Based in Heidelberg, Germany, Affimed Therapeutics (www.affimed.com) specializes in the development of second-generation mAbs targeted at the treatment of cancer and other diseases with unmet medical needs. Biochemist Melvyn Little, Ph.D., created the company’s technology platform in the 1990s when he headed the recombinant antibodies group at the German Cancer Research Center in Heidelberg.
Dr. Little spun off that technology in 2000 and founded Affimed where he serves as CSO. In March, Affimed secured $32 million in a Series B round of financing to accelerate the clinical development of second-generation antibodies that are safer and more effective.
Affimed’s platform for obtaining specific and completely human antibodies consists of three diverse libraries: a naïve library, a synthetic library, and a semisynthetic library. Each contains more than a billion individual antibodies. This gives Affimed the ability to precisely pinpoint the antibodies with the best binding characteristics for a particular target.
The naïve antibody library is generated through the cloning of IgM variable domains from human B-lymphocytes or spleen. The second library of synthetic human antibodies is manufactured by introducing random sequences into the antibody-binding domain, which recognizes the structure of foreign molecules such as those located on the surface of tumor cells.
The complexity of both the naïve and synthetic libraries is increased further by randomly combining all the heavy chain variable domains with all the light chain variable domains. Additional mutations are introduced into the antibody-binding site to optimize the affinity of lead product candidates. “This procedure mimics the processes seen in nature,” says Rolf H. Günther, M.D., Ph.D., CEO. The semisynthetic library combines aspects of the naïve and fully synthetic libraries.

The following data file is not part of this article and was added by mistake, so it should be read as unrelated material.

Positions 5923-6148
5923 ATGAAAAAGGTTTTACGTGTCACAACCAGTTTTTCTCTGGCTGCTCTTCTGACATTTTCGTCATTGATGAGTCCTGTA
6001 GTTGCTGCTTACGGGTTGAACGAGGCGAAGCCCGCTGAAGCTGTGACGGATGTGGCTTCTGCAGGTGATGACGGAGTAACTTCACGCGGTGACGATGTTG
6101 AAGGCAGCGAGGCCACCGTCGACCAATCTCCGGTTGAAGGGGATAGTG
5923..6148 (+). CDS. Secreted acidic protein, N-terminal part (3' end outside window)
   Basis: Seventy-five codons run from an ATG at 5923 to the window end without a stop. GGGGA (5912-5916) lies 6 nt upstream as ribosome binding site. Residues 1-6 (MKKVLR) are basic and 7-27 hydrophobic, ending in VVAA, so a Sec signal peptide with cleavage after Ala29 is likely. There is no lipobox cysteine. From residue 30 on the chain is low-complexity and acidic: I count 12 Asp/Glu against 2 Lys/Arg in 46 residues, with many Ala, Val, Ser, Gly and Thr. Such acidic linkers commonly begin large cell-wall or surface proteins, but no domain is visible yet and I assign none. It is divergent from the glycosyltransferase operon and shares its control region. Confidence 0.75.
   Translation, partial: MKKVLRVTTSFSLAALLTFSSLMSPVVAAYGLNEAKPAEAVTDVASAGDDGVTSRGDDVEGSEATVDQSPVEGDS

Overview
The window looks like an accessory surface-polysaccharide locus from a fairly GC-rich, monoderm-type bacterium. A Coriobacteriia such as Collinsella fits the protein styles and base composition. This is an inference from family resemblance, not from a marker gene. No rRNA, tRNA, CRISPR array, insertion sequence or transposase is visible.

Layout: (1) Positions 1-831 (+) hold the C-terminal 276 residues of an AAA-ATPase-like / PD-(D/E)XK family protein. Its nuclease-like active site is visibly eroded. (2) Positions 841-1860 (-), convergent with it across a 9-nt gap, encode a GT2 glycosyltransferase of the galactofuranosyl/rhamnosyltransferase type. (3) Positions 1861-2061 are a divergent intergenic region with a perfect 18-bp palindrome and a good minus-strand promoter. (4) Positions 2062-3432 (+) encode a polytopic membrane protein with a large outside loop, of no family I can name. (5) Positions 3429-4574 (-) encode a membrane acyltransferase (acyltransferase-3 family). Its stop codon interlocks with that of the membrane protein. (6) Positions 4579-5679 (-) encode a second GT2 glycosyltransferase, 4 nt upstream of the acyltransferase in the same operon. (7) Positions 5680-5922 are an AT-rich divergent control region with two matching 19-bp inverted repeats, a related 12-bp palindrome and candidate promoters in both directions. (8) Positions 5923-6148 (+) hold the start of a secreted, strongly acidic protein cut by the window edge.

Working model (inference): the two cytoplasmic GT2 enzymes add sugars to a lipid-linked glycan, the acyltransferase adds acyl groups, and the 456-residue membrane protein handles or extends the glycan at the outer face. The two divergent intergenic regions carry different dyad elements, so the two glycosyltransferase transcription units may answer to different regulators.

The three libraries ensure a high diversity and increase the chance of isolating commercially relevant antibodies against any disease target. “We have been successful in generating antibodies against difficult targets that other companies with just one library were not able to isolate,” says Dr. Günther.
For example, Affimed’s product AFM14 preferentially binds just the activated form of certain receptors on blood platelets. “Existing antibodies recognize both the active and inactive form but cannot discriminate between the two,” Dr. Günther explains. This gives AFM14 an advantage for treating some antithrombotic conditions, he notes.
Affimed researchers routinely screen candidates from all three libraries simultaneously using bacteriophage display to identify candidates with particular specifications. Antibody fragments are inserted into the genome of phages. Those carrying human genes are allowed to infect E. coli, where the virus grows and replicates. The amplified phages are isolated and incubated with the purified antigen of interest.
A more complicated panning procedure may be performed by using live cells that display the antigen in its native state on the cell surface. Only phages that contain an antibody that targets the antigen will bind, and the rest are washed away. This panning process is repeated several times.